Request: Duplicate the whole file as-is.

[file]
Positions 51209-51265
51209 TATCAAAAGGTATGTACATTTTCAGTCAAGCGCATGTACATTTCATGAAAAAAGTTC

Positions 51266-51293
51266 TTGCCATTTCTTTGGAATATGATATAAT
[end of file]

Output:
Positions 51209-51265
51209 TATCAAAAGGTATGTACATTTTCAGTCAAGCGCATGTACATTTCATGAAAAAAGTTC

Positions 51266-51293
51266 TTGCCATTTCTTTGGAATATGATATAAT